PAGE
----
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Absolute Extrema

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Recall

Definition. A function f is a rule, relationship, or correspondence that assigns to each element of one set (x ∈ D), called the domain, exactly one element of a second set, called the range (y ∈ E).

The pair (x, y) is denoted as y = f(x). Typically, the sets D and E will be both the set of real numbers, ℝ.

Local extrema are the largest or smallest values locally, that is, on an interval around the point. More formally, they are critical points on the graph of a function where the function reaches a maximum or minimum value (a valley) within a specific neighborhood of that point.

A critical point of a function f(x) occurs where the derivative f’(x) is either zero or undefined.

Definition. Let D be the domain of a function and c ∈ D. f is said to have a local or relative maximum point at c if there exists an interval (a, b) containing c such that f(c) is the maximum value of f on (a, b) ∩ D: f(c) ≥ f(x) ∀ x in (a, b) ∩ D.

Conversely, f is said to have a local or relative minimum point at c if there exists an interval (a, b) containing c such that f(c) is the minimum value of f on (a, b) ∩ D: f(c) ≤ f(x) ∀ x in (a, b) ∩ D.

 

Absolute Extrema

The maxima and minima (the respective plurals of maximum and minimum) of a function are the largest and smallest values of the function, either within a given range (the local or relative maximum and minimum; you can visualize them as kind of local hills and valleys), or on the entire domain (the global or absolute maximum and minimum). These points represent the global extremes of the function.

Formally, a function f defined on a domain D has a global or absolute maximum point at c if f(c) ≥ f(x) ∀ x ∈ D. Similarly, the function f has a global or absolute minimum point at c if f(c) ≤ f(x) ∀ x ∈ D.

Figure 3 illustrates a function that does not have an absolute maximum. Besides, a graph can only have one absolute minimum or maximum, but multiples x-values could obtain them as it is illustrated on figure 4. The function has an absolute maximum value of y = 3.25 which is obtained both at x = 0.775 and 3.225.

 

Finding absolute extrema

To find absolute extrema or the extrema of a continuous function f on a closed interval [a, b], one needs to consider critical points and endpoints of the domain, and use the following steps.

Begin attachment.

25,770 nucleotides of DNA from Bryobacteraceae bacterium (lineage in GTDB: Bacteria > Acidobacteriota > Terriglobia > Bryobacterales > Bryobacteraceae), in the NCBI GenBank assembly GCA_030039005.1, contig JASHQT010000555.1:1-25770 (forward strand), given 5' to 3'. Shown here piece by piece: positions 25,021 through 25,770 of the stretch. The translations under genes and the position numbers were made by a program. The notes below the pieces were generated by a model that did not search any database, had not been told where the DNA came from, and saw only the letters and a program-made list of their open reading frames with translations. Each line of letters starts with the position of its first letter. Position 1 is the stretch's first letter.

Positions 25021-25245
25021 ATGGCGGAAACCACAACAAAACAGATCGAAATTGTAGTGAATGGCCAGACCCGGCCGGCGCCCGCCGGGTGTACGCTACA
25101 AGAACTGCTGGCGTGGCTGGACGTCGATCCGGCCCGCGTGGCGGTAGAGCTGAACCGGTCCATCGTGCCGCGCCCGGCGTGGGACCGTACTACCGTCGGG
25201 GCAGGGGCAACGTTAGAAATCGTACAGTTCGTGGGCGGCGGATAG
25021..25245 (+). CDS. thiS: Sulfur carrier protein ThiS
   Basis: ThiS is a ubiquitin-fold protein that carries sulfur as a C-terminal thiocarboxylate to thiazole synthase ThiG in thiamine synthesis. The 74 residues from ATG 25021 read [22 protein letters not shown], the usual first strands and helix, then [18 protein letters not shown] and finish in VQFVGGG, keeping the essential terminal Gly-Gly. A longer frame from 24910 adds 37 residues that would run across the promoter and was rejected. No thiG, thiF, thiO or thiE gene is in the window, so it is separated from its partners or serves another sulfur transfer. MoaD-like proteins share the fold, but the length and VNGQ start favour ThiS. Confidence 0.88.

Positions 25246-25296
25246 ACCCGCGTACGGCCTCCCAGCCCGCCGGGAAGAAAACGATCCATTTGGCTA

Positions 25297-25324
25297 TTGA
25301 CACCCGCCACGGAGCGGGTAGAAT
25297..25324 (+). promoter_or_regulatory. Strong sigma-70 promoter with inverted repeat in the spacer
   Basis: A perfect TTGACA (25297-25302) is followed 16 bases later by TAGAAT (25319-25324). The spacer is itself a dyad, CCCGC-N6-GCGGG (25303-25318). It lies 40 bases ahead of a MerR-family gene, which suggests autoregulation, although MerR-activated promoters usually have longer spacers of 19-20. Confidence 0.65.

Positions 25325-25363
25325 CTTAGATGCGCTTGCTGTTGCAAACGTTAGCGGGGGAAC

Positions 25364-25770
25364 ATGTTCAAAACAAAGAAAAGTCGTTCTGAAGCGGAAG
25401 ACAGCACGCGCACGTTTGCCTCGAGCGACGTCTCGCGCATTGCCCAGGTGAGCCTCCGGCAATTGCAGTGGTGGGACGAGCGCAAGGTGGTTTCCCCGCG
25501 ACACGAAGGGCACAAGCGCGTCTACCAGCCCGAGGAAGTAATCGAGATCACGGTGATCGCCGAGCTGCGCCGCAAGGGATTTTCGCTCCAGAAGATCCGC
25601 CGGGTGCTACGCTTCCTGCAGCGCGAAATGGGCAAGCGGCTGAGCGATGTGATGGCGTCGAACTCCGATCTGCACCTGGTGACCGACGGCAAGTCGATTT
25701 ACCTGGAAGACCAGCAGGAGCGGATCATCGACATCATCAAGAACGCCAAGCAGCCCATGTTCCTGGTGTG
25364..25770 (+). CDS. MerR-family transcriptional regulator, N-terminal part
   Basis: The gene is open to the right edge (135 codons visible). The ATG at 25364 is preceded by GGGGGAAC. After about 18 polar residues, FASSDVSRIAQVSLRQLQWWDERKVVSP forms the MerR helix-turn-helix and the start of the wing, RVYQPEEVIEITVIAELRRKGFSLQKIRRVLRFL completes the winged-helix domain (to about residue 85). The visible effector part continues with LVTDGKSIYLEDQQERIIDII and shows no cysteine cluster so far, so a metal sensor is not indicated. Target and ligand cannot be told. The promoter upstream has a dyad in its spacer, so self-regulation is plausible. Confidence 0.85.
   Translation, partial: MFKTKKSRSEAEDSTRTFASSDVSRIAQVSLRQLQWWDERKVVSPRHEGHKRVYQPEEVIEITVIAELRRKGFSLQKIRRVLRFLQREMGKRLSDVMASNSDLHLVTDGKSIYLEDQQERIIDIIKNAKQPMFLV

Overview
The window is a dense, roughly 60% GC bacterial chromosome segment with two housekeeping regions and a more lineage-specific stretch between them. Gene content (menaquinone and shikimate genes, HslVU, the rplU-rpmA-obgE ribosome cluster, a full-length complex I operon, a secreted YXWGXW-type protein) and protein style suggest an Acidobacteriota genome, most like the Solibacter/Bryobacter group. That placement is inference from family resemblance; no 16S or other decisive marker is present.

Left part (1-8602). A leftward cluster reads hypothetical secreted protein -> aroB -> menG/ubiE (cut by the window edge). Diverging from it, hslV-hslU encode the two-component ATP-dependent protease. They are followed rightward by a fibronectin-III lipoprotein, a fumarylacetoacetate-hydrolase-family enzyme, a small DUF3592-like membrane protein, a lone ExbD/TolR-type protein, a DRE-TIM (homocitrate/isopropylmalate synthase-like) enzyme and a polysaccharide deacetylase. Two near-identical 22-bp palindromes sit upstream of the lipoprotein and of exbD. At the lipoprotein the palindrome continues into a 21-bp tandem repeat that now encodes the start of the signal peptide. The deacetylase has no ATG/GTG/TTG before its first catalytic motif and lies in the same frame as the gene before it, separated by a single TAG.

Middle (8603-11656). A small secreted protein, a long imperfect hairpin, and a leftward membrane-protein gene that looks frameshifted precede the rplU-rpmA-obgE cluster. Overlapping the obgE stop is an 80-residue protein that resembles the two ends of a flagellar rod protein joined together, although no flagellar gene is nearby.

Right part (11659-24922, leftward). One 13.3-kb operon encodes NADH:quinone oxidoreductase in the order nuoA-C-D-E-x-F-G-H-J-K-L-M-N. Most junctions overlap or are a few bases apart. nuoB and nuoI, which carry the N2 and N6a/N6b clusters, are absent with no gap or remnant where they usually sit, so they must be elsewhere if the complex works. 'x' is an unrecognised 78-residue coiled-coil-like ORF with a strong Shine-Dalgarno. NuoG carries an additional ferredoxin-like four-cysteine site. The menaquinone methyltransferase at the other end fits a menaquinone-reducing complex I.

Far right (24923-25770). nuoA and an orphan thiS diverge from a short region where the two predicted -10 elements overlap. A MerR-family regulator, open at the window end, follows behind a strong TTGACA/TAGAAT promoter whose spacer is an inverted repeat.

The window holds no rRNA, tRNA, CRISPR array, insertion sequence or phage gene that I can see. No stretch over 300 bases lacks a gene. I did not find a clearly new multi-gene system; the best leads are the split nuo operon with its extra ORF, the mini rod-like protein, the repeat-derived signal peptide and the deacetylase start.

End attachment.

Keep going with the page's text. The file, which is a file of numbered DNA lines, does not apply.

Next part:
1. Verify that the function is continuous.
  2. Compute its critical points. A critical point occurs where the derivative is either zero or undefined (set f’(x) = 0 and solve for x).
  3. Evaluate f at each critical number.
  4. Check the values of f’(x) around these critical points to determine whether it changes sign, indicating a possible extremum.
  5. Evaluate the function at the endpoints of the domain or [a, b].
  6. Take into consideration the Extreme Value Theorem. It states that if a real-valued function f is continuous on the closed interval [a,b], then f must have at least one maximum value and one minimum value on that interval.
  7. Identify the absolute extrema.

Solved examples

f’(x) = 12x3 -12x2. f’(x) = 0 ↭ 12x3 -12x2 = 0 ↭ x2(12x -12) ⇒ x = 0, 1 are the critical points. Evaluate the function at these critical points: (0, 0) and (1, -1).

Evaluate the function at the endpoints of [-1, 2]: (-1, 7), (2, 16).

Conclusion. The local or relative maximum on [-1, 2]: (2, 16). The local or relative minimum on [-1, 2]: (1, -1).

 

Domain: x > 0. f’(x) = 2xln(x) + x.

f’(x) = 0 ↭ 2xln(x) + x = 0 ↭[x > 0] 2ln(x) + 1 = 0 ↭ ln(x) = -12, x = $e^{\frac{-1}{2}} = \frac{1}{\sqrt{e}}$ ≈ 0.6. Besides, $f(e^{\frac{-1}{2}}) = \frac{-1}{2}·e^{-1} = \frac{-1}{2e}$, so the point is approximately (0.6, -0.18).

Conclusion. There’s no global or absolute maximum point, but a global or absolute minimum point at $(\frac{1}{\sqrt{e}}, \frac{-1}{2e})$.

The avid reader could notice that x3 -6x2 +9x -4 = (x-4)(x-1)2.

Domain: (-∞, +∞). f’(x) = 3x2 -12x +9.

f’(x) = 0 ↭ 3x2 -12x +9 = 0 ↭ 3(x2) -4x + 3 = 0 ↭ 3(x -3)(x -1) = 0 ⇒ x = 3, 1 are the critical points. Evaluate the function at these critical points: (1, 0), (3, -4).

However, $\lim_{x \to ∞} x^3 -6x^2 +9x -4= ∞, \lim_{x \to ∞} x^3 -6x^2 +9x -4= -∞$ ⇒ (1, 0) is a local maximum and (3, -4) is a local minimum, but there’s no global extreme points.

Additional information. x-intercept: (4, 0) and (1, 0). y-intercept (0, -4) and we have no asymptotes.

 

Similarly, when the parabola opens down (a < 0), the vertex symbolizes the highest point on the graph or the quadratic function’s maximum value, e.g., -x2+x-6 has an absolute maximum at $(\frac{-b}{2a}, f(\frac{-b}{2a})) = (0.5, -5.75)$ because a = -1 < 0.

Bibliography

This content is licensed under a Creative Commons Attribution-NonCommercial-ShareAlike 4.0 International License.
  1. NPTEL-NOC IITM, Introduction to Galois Theory.
  2. Algebra, Second Edition, by Michael Artin.
  3. LibreTexts, Calculus. Abstract and Geometric Algebra, Abstract Algebra: Theory and Applications (Judson).
  4. Field and Galois Theory, by Patrick Morandi. Springer.
  5. Michael Penn, and MathMajor.
  6. Contemporary Abstract Algebra, Joseph, A. Gallian.
  7. YouTube’s Andrew Misseldine: Calculus. College Algebra and Abstract Algebra.
  8. MIT OpenCourseWare 18.01 Single Variable Calculus, Fall 2007 and 18.02 Multivariable Calculus, Fall 2007.
  9. Calculus Early Transcendentals: Differential & Multi-Variable Calculus for Social Sciences.
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